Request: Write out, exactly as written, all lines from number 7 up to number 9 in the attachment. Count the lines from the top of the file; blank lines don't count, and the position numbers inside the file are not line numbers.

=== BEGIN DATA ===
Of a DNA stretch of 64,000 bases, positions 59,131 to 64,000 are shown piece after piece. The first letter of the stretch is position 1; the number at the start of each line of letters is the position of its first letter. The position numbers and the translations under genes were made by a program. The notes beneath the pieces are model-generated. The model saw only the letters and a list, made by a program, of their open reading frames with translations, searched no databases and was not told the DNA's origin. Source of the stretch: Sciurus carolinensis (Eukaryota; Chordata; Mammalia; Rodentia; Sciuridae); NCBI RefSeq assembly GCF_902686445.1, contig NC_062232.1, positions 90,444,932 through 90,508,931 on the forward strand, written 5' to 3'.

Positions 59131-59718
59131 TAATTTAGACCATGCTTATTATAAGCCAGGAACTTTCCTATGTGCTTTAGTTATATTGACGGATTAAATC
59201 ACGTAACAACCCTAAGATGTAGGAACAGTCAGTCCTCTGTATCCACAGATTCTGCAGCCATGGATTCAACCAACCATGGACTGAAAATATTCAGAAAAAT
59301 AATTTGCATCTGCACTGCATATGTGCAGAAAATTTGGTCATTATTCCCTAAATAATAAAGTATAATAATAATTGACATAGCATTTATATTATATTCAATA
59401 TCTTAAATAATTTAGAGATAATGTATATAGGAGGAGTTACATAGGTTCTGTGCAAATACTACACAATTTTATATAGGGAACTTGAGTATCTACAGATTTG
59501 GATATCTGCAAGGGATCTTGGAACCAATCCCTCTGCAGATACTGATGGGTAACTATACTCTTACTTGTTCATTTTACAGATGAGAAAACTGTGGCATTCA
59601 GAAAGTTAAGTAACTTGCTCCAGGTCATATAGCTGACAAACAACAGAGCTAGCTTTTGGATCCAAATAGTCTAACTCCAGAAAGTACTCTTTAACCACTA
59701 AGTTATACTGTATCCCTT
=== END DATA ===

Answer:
59501 GATATCTGCAAGGGATCTTGGAACCAATCCCTCTGCAGATACTGATGGGTAACTATACTCTTACTTGTTCATTTTACAGATGAGAAAACTGTGGCATTCA
59601 GAAAGTTAAGTAACTTGCTCCAGGTCATATAGCTGACAAACAACAGAGCTAGCTTTTGGATCCAAATAGTCTAACTCCAGAAAGTACTCTTTAACCACTA
59701 AGTTATACTGTATCCCTT